The UK’s exit from the EU has the potential to increase food supply chain costs and cause further disruption to Northern Ireland’s retailers, according to the Future Relationship with the European Union Committee.
The committee held an evidence session yesterday to discuss the impact of Brexit on the UK’s food supply chains and the ongoing disruption to Northern Ireland’s retailers.
Ian Wright CBE, chief executive of the Food and Drink Federation (FDF) and Andrew Opie, director of the British Retail Consortium (BRC), were both invited to the meeting and said that there will be both short-term and long-term costs in “re-engineering” supply chains, as well as additional paperwork.
Ian Wright said: “Unless the deal changes in some material way, we’re going to see the re-engineering of almost all the EU-UK and GB-NI supply chains over the next six to nine months.
“In the short term there will be costs and time wasted for supply to reach the shelves, and in the long term will be costs and changes, and fairly significant changes, to the way in which manufacturers in the UK and in the EU interact when they are producing product.”
A spokesperson from the FDF also told the BBC: “Food and drink manufacturers typically operate on tight margins and given the challenges many face because of the closure of the hospitality sector, it will not be possible to simply absorb the added costs that will result from border disruption and new non-tariff barriers.”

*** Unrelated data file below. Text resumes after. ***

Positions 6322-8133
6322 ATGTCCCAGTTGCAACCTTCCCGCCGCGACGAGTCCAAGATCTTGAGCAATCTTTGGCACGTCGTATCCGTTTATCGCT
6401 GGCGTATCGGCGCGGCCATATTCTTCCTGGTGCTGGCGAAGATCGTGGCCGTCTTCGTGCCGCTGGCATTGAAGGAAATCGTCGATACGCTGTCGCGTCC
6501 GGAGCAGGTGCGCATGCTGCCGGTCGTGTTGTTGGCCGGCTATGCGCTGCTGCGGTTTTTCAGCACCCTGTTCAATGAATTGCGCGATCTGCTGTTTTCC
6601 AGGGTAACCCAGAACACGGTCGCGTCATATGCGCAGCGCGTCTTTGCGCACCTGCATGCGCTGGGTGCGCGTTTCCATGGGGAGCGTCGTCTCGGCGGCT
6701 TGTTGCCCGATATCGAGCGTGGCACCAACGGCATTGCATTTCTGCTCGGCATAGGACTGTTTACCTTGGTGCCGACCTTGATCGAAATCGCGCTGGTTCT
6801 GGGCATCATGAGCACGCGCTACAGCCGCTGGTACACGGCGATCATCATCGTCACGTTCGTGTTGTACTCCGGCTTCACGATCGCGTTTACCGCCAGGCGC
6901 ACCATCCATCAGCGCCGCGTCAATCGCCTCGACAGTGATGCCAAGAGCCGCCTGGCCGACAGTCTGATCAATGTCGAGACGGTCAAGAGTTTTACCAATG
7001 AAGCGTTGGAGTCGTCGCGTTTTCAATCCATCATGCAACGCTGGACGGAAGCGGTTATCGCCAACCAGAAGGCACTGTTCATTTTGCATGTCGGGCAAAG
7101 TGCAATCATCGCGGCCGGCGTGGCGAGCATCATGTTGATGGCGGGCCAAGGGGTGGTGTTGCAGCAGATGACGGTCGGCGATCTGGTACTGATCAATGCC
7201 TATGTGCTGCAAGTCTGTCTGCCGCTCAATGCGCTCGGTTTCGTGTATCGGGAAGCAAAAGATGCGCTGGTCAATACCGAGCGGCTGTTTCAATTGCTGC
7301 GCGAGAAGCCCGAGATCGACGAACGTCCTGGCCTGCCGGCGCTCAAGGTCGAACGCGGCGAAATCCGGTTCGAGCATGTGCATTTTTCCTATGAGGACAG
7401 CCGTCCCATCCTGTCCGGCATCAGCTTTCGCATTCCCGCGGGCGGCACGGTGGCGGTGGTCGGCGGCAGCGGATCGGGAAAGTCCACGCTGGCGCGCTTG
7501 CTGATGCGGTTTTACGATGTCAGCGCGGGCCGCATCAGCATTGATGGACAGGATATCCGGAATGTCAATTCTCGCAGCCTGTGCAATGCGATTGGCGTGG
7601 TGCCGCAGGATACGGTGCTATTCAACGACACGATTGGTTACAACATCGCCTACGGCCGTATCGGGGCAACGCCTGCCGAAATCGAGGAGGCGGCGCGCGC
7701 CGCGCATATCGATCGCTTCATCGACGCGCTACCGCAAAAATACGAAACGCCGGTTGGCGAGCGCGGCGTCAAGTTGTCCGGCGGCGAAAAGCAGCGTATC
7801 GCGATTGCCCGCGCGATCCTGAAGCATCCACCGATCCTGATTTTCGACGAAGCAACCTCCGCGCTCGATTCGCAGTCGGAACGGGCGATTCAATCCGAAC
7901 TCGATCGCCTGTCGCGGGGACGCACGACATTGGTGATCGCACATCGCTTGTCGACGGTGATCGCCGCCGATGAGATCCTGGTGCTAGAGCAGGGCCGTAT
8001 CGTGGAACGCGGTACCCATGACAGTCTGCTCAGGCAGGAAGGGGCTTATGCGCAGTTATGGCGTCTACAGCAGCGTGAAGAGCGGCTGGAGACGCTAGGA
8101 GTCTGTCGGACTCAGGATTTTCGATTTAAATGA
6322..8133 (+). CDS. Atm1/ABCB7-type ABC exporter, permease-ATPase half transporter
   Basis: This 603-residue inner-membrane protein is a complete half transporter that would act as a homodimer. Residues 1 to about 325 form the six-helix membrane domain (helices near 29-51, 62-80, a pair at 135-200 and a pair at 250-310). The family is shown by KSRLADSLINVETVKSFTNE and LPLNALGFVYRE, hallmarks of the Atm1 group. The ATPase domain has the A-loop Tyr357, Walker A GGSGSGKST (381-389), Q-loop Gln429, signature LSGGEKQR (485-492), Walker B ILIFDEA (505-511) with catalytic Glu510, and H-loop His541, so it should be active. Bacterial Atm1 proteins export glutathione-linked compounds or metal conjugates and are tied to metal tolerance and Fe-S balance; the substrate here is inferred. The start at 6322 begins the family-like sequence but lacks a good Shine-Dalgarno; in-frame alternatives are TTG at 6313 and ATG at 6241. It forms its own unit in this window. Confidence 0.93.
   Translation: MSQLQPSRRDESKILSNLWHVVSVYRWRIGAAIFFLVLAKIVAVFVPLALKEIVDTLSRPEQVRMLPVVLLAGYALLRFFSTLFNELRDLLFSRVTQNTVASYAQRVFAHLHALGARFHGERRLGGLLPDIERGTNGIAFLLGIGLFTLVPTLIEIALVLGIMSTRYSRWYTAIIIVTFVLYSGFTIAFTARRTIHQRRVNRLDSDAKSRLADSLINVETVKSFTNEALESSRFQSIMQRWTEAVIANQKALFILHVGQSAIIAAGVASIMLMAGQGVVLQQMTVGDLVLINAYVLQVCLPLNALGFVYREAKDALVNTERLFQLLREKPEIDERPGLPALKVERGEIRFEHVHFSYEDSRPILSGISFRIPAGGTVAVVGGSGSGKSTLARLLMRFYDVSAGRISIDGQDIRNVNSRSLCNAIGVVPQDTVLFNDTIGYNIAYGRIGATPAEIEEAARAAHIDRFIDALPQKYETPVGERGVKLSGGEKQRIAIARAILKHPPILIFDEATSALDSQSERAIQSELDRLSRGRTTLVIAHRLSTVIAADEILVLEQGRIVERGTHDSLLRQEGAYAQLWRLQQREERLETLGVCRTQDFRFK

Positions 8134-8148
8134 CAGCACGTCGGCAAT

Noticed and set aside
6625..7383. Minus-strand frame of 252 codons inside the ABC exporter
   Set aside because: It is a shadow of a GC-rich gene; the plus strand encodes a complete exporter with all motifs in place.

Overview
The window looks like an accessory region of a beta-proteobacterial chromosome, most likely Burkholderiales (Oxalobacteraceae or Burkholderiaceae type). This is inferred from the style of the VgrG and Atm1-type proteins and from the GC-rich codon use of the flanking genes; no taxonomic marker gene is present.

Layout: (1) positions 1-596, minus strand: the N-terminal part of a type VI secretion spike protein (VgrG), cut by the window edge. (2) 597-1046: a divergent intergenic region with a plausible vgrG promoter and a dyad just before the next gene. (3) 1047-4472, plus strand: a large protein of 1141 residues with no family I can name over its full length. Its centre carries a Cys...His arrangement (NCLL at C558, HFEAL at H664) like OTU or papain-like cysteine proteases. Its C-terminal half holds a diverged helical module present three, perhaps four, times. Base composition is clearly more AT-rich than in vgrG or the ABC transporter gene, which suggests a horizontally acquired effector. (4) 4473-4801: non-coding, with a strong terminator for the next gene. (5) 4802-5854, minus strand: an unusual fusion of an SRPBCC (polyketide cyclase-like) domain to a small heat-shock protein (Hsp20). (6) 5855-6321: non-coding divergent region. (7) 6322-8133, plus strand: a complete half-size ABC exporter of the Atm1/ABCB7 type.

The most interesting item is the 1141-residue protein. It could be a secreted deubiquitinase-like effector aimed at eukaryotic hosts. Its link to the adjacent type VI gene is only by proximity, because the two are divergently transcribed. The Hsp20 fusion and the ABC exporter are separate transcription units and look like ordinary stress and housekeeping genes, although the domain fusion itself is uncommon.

The committee also discussed the food shortages across some Northern Ireland retailers, following calls for “urgent intervention” from supermarket bosses in the UK in order to prevent further disruption.
Andrew Opie claimed that Government must prepare for the end of a three-month grace period from Export Health Certificates (EHC) in order to avoid further significant disruption.
“Northern Ireland is a particular problem, there is no doubt about that, and a particular problem for UK supermarkets. If we don’t find a workable solution for retailers in the next couple of months we do face significant disruption in Northern Ireland.”
A Government spokesperson said the grace period is working well, however: “The grace period for supermarkets and their suppliers is working well, goods continue to flow effectively between Great Britain and Northern Ireland and we are working intensively with industry as new requirements come in.”
Photograph: Ian Wright CBE, chief executive of the FDF.